On Friday, October 20, 2017 at 7:50:06 AM UTC-5, Jarno grenson wrote: > Hey guys, i'm new here and i would like to get some input about a possible proof of fermat's last theorem. I do think i didnt make any mistakes, but i would like to see wether i actually did. Here is it: > > We have > A^n+B^n = C^n --(1) > > We state that > B<A<C<A+B, --(2) > gcd(a,b) = gcd(a,c) = gcd(b,c) = 1 > All numbers are part of N > > And we assume that > n is odd and bigger than 2 > C = (P^k)*D with P prime > > We rewrite (1) as > > (E)^n + (F)^n = P^(kn) > > Where E and F are A/D and B/D respectively
Note that E and F are rationals, not integers, unless D = 1, because we are assuming that gcd(a,c) = gcd(b,c) = 1 .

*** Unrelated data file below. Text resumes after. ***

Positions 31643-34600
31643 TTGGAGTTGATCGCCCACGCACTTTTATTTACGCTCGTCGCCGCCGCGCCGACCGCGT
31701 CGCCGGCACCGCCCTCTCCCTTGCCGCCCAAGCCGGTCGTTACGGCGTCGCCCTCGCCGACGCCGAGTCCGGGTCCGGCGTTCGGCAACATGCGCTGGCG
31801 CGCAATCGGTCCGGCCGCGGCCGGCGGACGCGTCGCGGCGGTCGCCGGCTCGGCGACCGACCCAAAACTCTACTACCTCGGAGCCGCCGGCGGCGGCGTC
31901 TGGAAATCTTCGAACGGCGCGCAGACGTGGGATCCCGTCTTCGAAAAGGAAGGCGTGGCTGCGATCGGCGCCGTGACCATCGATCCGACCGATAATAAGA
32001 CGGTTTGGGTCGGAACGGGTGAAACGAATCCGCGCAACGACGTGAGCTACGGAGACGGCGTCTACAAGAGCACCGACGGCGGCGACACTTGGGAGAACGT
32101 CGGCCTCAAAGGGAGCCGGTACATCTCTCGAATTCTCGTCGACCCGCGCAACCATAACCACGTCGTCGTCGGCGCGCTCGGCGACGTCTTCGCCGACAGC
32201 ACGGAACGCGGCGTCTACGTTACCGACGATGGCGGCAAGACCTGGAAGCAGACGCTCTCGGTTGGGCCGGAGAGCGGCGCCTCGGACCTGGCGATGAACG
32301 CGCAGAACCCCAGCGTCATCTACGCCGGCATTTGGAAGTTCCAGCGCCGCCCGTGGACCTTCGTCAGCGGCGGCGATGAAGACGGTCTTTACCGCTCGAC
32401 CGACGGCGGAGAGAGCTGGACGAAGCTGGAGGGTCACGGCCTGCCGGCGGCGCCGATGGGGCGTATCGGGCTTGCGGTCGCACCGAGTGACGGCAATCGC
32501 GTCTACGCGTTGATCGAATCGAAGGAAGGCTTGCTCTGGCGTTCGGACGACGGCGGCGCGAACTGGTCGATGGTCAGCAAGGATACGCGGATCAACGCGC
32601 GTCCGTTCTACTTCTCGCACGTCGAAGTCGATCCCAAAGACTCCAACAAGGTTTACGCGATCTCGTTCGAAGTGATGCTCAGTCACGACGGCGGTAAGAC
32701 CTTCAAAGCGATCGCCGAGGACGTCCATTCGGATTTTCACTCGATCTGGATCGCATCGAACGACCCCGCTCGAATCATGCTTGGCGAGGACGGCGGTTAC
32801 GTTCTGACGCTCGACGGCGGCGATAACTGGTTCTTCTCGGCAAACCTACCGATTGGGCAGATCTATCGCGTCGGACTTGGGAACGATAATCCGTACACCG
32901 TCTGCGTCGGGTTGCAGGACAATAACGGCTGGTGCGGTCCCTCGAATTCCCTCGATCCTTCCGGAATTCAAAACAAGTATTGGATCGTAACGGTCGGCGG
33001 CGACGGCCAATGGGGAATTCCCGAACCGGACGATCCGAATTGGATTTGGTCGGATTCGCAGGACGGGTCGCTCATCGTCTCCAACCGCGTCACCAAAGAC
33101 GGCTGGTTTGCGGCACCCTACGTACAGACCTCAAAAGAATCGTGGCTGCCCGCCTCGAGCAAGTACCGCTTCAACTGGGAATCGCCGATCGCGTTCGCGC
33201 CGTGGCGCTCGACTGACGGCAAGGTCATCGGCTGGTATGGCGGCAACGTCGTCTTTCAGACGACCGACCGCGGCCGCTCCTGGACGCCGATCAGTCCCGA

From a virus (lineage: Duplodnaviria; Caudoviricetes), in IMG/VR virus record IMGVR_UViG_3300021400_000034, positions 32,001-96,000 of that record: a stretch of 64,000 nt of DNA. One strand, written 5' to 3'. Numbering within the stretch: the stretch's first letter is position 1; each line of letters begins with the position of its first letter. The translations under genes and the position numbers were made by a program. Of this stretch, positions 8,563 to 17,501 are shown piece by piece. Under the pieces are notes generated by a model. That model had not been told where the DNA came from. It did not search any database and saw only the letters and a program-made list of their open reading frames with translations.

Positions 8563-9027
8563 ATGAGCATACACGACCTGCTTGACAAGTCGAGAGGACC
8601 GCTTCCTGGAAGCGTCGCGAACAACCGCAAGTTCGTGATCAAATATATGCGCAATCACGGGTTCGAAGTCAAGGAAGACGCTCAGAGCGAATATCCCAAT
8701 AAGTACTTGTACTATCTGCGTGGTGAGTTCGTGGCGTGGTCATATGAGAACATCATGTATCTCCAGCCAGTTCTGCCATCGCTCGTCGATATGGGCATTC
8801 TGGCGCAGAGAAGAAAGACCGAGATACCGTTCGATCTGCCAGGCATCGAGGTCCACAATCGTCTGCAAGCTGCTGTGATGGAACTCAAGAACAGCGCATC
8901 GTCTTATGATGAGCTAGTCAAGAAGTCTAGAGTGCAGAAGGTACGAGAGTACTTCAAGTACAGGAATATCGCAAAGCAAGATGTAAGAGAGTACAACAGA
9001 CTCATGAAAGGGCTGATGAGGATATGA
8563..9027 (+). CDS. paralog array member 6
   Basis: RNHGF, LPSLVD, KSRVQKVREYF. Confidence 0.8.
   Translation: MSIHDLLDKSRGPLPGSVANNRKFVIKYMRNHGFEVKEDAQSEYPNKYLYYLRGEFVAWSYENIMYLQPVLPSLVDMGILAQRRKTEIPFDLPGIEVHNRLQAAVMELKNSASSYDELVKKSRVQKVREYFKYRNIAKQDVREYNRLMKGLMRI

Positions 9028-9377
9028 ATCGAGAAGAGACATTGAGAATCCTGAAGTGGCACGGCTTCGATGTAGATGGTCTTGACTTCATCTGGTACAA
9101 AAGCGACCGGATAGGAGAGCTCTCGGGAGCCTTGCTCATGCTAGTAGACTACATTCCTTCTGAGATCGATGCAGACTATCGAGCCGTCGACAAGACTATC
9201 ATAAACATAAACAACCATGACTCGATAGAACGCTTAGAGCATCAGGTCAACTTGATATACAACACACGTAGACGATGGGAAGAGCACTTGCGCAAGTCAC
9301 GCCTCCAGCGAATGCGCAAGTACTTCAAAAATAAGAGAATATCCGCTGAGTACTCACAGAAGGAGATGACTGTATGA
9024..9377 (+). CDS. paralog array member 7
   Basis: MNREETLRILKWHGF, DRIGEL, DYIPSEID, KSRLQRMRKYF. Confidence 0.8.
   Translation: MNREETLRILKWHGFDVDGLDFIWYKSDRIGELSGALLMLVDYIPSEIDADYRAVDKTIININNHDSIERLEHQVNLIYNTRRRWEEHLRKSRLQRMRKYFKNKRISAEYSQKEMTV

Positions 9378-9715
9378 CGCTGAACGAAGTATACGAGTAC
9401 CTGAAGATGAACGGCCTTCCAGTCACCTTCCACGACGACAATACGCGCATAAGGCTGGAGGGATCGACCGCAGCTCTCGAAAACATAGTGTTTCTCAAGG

> We can rewrite the left side as > > (E+F)* (E^(n-1)-E^(n-2)*F +... -E*F^(n-2)+F^(n-1)) > > We know from (2) that > P^k<E+F< 2*P^k > > This also means however that the other part, which we replace as S, holds true to these conditions: > P^(kn-k)÷2 < S < P^(kn-k) > > These inequalities mean that (E+F) can be a multiple of P^(k-1) at most,
E+F is a rational number; "multiples" in the rational numbers are... useless. Every nonzero rational number is a multiple of every nonzero rational number.
while S can be a multiple of P^(nk-k-1) at most. > > This means however that the product of those two parts can only be a pruduct of P^(nk-2) at most, since P is prime. We see a clear contradiction,
Unfortunately, you seem to be talking about rational numbers, not integers. Talking about divisibility among rational numbers does not give contradictions.